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29 Questions Answered





I have around $20k in debt spread over 5-6 credit cards. Is it better to pay them off one at a time, slowly, or take a credit consolidation loan, pay them all off, and have one payment a month?
The barrier to getting approved for debt consolidation is pretty high - your total consumer debt needs to be 12 months or more of your pay. That's the reason most people can't get out of debt easily using consolidation plan. So unless your monthly salary is around 20k/12 ~ 1.7k, the banks won't approve your debt consolidation plan unless they are very very nice. For really practical advice... you probably have credit cards from different banks. I would suggest 1) if you can live without the cards, cut them up, so you stop charging on them, and focus on paying them down. 2) if you think you just need to rein in control, pick one card, and fill up form to lower your credit limit (with that card issuing bank) to 50% or 1/3 of your monthly pay. That way, the upper limit of what you can charge is pre-determined, and keeps the debt from growing exponential. Cut up all other cards. 3) most credit cards in Singapore charge between 24% to 27% interest rates, so I find it just more practical to target clearing off the smallest balance (except on the card you want to keep). That way you see more progress, and keeps you motivated to stay on course. 4) once you cleared off one card, keep paying minimums on all, and apply all your efforts to clearing the next smallest balance. Stay cool and focused. Paying off credit card balances is like making a 26% return per year (in terms of interest you didn't have to pay).


For those of you who studied overseas for a degree, what was the cost and how did you fund it?
Hey OP, Though I didn't study overseas, I was considering it at one point and did up a financial projection of my spending if I were to take up an overseas degree. The cost of your overseas degree can really vary, depending on factors including: - Location of study - whether its in the US, UK, Australia, China, Japan etc.. - Length of study - Course of study - specialised courses (eg Medicine) tend to cost more - Lifestyle habits - do you want to live a frugal lifestyle or spend freely as you wish - Overseas exchange - exchange programs would incur more costs I was looking to enrol into a university in the UK, more specifically in London. Even by living a basic lifestyle, a 3-year degree there would easily cost approximately SGD$200-250k (~$130k for course fees, and the rest for living expenses such as accomodation, food, clothing, books, transport etcetc). It may differ based on location (For instance, London is known to have a high cost of living), so do your own due diligence! Funding typically comes from either scholarships, student loans or parents loan. As for whether it was "worth the money", it may be worthwhile for you to consider both tangible and intangible aspects, such as the connections made, type of exposure received etc. Weigh the costs and benefits before deciding which would be a better option for yourself. Hope it helps! Cheers!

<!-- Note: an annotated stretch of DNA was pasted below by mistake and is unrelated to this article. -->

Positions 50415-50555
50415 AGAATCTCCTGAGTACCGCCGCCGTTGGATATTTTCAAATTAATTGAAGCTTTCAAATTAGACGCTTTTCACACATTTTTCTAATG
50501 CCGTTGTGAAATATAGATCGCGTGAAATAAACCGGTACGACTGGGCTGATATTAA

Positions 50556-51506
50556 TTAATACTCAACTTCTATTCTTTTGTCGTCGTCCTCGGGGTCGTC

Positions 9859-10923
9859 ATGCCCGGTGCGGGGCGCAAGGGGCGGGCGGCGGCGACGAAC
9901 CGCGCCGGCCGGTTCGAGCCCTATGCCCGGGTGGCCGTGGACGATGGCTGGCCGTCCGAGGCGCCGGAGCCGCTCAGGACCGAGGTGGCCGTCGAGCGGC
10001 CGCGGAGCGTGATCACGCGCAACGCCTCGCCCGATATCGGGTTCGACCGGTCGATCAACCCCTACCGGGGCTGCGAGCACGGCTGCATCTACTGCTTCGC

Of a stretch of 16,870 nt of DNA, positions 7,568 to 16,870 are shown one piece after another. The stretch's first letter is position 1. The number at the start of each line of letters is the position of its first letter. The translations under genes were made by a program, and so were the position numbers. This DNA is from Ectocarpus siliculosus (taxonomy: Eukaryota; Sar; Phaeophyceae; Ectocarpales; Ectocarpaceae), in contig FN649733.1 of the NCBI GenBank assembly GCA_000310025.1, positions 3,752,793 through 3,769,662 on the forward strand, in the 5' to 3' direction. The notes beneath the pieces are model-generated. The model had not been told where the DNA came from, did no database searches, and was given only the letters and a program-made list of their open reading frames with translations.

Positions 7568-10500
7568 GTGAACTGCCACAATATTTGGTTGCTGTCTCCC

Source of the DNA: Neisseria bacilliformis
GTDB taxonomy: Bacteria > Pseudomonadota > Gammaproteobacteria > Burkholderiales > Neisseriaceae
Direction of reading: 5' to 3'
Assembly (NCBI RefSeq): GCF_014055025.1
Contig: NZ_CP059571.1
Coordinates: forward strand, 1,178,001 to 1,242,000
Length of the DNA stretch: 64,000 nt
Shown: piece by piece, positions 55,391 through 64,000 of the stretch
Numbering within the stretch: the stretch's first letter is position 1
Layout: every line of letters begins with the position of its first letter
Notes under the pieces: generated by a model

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The dangers of BNPL services and what you can do to make the most out of them



5 more comments

Andrea Koh
Andrea Koh

3w ago

Good informative article 👍🏻looking forward to reading more from you

3w ago

Ohhh interesting read! nice one!
Difference between Credit Card Statement Balance vs Outstanding Amount due?
Https:// Looks like you may need to pay both.


What are your thoughts on buy now, pay later (BNPL) services? How do BNPL services differ from credit cards?
Using future $$$ always not good to consumer, impluse buy. But always good for the merchant.


How many here have been in a credit card debt before or are currently in such debt? Any advice on how to get out of debt in a sustainable way?

Shaun WQ Lim

Level 8. Wizard

Answered on 07 Dec 2020

Not sure how big is your debt. And not sure what you mean by sustainable. The interest runs every month. Please understand what is compound interest. Take responsibility and have a plan to clear the debt early if you can. Blaming yourself doesn’t help to clear the debt. 1. Seek help from CCS. They will advise you. 2. Look at your expenses and see what you can cut to free up cash for repayments. 3. Sell whatever assets/items you have at home to generate cash to do repayments.


I’m planning to get a degree in New Zealand, what is the probability of me getting hired in Singapore after I return?
Depends on the employer, government sector might be hard. but normal companies or startups should be no issue